Marijuana has a long history of use in the treatment of illness, and the stigma associated with the drug is waning as more states embrace legalization of medical marijuana and many barriers to access disappear.
Continued momentum in the mainstreaming of medical marijuana could be good news for Insys Therapeutics (NASDAQ:INSY), a biotech company that is awaiting Food and Drug Administration approval of a new formulation of a long-standing marijuana treatment for chemotherapy-induced nausea or anorexia caused by HIV.
The marijuana chemical cannabinoid THC has been available for use by cancer and HIV patients for over 20 years as the FDA-approved drug marinol. Even though the drug has been available since the 1980s, and despite the fact that the market is now dominated by low-price generic formulations, U.S. spending on the marinol still totals roughly $150 million annually.
That's an attractively-sized market that Insys Therapeutics believes it can disrupt with oral dronabinol, a faster-acting, liquid formulation of marinol that can be more precisely dosed.
Overcoming a delay
Insys Therapeutics originally received a refuse-to-file from the FDA when it applied for approval of oral dronabinol last year. The FDA kicked it back to Insys because the company's application failed to include an adequate plan for studying the drug in children.
After meeting with the FDA to discuss the agency's concerns, Insys believes its new filing will pass muster. If so, then the FDA's acceptance of the application should be forthcoming, leading to an agency decision on oral dronabinol 10 months later. Based on that timeline, Insys Therapeutics could be competing in the oral marinol market in about a year.
Duplicating its model
If the drug is approved, Insys Therapeutics will likely hit the ground running. That's because the company already markets marinol capsules and because Insys has already successfully commercialized one reimagined drug therapy.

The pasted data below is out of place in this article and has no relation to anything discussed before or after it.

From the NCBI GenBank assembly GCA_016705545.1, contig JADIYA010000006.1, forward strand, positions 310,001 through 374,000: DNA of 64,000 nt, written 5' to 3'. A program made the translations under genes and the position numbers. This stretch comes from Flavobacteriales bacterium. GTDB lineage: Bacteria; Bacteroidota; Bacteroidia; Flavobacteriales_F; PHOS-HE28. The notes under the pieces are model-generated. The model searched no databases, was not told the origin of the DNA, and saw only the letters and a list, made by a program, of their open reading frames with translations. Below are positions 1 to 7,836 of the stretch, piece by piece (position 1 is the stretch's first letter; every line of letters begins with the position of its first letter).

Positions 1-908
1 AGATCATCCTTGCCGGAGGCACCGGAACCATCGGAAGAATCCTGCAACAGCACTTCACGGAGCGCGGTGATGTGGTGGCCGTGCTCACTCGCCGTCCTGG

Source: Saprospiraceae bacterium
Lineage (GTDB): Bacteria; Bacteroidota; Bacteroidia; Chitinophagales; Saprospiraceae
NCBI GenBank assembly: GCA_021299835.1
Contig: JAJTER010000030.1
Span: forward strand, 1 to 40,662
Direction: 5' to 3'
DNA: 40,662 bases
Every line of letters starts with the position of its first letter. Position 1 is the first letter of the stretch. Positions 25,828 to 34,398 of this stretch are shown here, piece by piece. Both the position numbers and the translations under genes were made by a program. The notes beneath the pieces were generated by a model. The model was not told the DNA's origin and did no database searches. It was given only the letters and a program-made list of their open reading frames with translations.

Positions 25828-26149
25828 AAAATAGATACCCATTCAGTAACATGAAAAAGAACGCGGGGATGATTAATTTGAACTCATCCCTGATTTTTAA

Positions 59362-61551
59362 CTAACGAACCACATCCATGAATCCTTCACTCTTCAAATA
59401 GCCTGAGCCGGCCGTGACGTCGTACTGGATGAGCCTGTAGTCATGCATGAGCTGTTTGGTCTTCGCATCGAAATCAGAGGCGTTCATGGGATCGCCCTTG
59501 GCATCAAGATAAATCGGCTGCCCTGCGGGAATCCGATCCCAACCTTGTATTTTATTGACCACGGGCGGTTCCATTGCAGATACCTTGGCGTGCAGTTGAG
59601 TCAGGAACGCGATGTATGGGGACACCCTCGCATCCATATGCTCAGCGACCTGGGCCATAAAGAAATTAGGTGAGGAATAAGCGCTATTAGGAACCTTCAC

In 2012, Insys won approval for Subsys, an oral formulation of the opioid fentanyl that can be sprayed under the tongue to treat breakthrough cancer pain. Despite competing against other fentanyl products, Insys has successfully won more than $200 million in fentanyl market share annually.
Last year, Insys Therapeutics' sales of Subsys jumped by 123% to $220 million. In the first quarter, Subsys revenue reached $66 million, up 69% from a year ago.
If the FDA gives Insys Therapeutics the go-ahead and oral dronabinol is a success, the company will have gained momentum for its efforts to develop additional marijuana-derived drugs.
The company is evaluating the nonpsychoactive cannabinoid CBD as a potential treatment for two rare forms of epilepsy. Trials evaluating its CBD in both Dravet syndrome and Lennox-Gastaut syndrome are under way, and the results could support the initiation of late-stage phase 3 trials by year's end. If Insys Therapeutics can deliver on that timeline, then it could conceivably file for FDA approval of these other marijuana-based drugs in the next year or two.
Assuming legalization efforts continue to demystify medical marijuana, Insys Therapeutics' timing for these marijuana-based medicines could be perfect. For that reason, Insys remains one of my favorite small biotech companies.